Apparently the development team at Microsoft knows about the issue and will eventually fix it. So, lets hope that service pack comes out soon.

I guess I am lucky my build machine is really beefy, but for active development having the precompiled header is nice.

So, go have a Margarita and the  compiler errors won’t bother you as much…..

Windows 7, Cassini and Firefox run slow as molasses together…..

I have been developing on Windows 7 64-bit for a couple of weeks now and really like the Windows 7, but wow have my web applications run slow. I figured I would debug the issue later as maybe it was my data layer running slow. Each time I would execute a page refresh, load, navigate, whatever, it would take 2 seconds. Doesn’t seem like much, but when you click a button on a page 2 seconds is a very long time to watch it hang.

So, after getting sufficiently annoyed and impatient I was able to find that it was my app but was Firefox. Apparently Firefox has some sort of issue with IPv6.

The fix is amazingly simple.

  • In the address bar type ‘about:config’
  • Filter by ‘v6’
  • Disable ipv6 support.
Screenshot of option to disable/enable
Screenshot of option to disable/enable

Thanks to Peter Gregory for the help.

ASP.NET State server won’t start on Windows 7 64 bit. File is missing?

I went to launch my state server for ASP.NET to handle my local sites state information, in preparation for production, and the service just wouldn’t play nice. I tried to start it and it says the file doesn’t even exist.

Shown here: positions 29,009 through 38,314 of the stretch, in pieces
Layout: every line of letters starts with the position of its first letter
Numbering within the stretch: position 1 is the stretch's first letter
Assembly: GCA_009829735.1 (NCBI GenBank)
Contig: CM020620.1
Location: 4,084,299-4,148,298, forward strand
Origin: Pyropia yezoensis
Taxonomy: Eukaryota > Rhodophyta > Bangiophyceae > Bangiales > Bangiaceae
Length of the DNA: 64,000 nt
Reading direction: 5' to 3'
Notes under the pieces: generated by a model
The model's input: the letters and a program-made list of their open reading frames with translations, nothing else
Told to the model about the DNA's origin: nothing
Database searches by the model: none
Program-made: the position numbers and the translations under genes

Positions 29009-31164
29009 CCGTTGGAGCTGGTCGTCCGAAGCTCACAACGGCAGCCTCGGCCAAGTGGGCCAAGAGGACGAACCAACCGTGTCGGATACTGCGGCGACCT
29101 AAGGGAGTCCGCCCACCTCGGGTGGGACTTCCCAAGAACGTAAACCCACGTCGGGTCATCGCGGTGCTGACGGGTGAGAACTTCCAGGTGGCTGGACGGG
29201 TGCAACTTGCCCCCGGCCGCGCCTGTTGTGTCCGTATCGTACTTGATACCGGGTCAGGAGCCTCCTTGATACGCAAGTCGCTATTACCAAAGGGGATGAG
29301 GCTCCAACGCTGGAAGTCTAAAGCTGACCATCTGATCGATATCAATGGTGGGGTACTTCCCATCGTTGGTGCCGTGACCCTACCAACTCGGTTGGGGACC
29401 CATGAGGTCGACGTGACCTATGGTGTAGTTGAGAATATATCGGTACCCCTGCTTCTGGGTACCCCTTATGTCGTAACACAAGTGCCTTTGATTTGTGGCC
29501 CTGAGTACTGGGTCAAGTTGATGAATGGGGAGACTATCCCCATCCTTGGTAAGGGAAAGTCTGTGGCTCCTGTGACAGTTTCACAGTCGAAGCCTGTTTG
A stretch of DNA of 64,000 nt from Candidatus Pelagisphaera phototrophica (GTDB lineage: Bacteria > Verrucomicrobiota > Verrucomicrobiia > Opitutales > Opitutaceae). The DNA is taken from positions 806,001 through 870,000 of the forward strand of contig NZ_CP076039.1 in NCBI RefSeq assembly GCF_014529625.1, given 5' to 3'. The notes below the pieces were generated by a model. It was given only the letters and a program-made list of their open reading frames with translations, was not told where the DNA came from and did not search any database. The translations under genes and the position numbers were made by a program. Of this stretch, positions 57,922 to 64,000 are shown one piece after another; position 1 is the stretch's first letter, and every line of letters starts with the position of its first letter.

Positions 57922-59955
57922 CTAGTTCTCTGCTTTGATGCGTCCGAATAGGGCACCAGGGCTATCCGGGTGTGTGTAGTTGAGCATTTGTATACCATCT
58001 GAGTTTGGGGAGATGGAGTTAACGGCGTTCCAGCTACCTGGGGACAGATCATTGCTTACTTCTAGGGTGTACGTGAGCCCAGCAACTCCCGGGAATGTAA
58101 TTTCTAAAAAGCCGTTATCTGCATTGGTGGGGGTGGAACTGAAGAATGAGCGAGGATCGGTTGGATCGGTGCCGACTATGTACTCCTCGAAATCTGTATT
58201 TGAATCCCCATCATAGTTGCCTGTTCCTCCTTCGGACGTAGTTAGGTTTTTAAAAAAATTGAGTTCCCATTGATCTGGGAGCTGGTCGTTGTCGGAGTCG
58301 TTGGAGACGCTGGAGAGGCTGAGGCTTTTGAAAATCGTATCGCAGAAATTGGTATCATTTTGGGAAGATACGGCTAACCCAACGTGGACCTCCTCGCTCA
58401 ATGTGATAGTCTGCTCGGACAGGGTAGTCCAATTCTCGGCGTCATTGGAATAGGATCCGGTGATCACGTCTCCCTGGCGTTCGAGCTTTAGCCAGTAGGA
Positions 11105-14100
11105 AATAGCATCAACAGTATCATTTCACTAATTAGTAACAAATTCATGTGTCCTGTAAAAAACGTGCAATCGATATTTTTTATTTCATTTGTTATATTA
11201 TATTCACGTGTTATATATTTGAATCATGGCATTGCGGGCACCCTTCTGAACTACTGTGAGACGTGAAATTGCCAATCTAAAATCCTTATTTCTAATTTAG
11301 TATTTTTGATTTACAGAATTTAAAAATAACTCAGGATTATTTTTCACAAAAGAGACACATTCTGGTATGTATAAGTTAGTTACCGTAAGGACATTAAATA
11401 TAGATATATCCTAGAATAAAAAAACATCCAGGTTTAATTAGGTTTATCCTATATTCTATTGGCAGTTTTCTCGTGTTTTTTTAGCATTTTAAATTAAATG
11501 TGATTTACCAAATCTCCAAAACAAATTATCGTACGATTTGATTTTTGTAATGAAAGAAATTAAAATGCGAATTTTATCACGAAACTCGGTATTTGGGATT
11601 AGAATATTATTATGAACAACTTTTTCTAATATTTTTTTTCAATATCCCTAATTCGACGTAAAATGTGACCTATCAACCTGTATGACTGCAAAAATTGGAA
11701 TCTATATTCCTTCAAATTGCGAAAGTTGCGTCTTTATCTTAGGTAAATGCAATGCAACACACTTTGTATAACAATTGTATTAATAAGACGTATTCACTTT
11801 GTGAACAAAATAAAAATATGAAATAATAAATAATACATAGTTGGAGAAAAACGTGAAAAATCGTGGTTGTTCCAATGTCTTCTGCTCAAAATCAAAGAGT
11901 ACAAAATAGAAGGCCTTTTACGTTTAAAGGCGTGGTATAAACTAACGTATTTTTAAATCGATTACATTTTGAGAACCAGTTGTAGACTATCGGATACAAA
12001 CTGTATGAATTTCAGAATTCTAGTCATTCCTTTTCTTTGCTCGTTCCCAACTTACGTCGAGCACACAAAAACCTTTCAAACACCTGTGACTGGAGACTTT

Good times, right? So I went into the registry to see where it was pointing..%SystemRoot%Microsoft.NETFrameworkv2.0.50727aspnet_state.exe  (Yes, the path is visible on the service control properties as well)

I checked the disk and surprise surprise, it actually wasn’t there. However, there is this suspiciously obvious looking folder called Framework64. AHAH! You look in there and voila! It is in there.

Looks like the framework installer sucks. So I fixed the key and it magically started working. Amazing how when you point to the actual file it works,eh?

The fix is to change this:
HKEY_LOCAL_MACHINESYSTEMCurrentControlSetservicesaspnet_state
key: ImagePath
%SystemRoot%Microsoft.NETFrameworkv2.0.50727aspnet_state.exe
to this:
%SystemRoot%Microsoft.NETFramework64v2.0.50727aspnet_state.exe

Happy coding!

Windows 7 is officially bad ass…………

I got a virus on my Windows Vista machine that caused it to run slower than all holy hell. I decided, well, now must be the time to upgrade my OS. No one ever wants to go through the new OS nightmare of having to reinstall every program they use. Especially not a guy in the IT field that uses a whole lot more than just Office.

So, I went full out and put on Windows 7 64-bit. Oh yeah. I finally get all 4 gigs of my ram. I expected the OS to be pretty much Vista with a new name.

Luckily, its not. I have only had it installed for about a day now but I see all sorts of little changes that make my experience SOOOO much better.

The themes are really cool. The desktop background rotates a nice image  every hour or so. I definitely like the variety, but thats not my big happy change.

The UAC is a lot more friendly than it used to be. I like the prompts as it make me feel a bit in control, but in Vista I disabled UAC altogether because nothing worked when it was on. Windows 7, not a problem. I run Visual Studio 2008 and don’t have any of the Vista issues I had.

The biggest thing I found I like so far is the taskbar. I am not only able to “pin” my programs to it, which is a great timesaver, but I can pin my documents to the program as well. I open and close the same 4 documents all the time. Now, its easy to pop into the word icon and go right to my document. Great time saver.

The other major timesaver I use is the ability to see all the windows for a process when I click on the taskbar icon. It is so much easier to figure out what IE window I want to go to or explorer folder when I can see the image of it at a glance. 

Windows 7 gets my vote as a great new OS for productivity. Vista is a smelly pile of crap once you get used to the new Windows.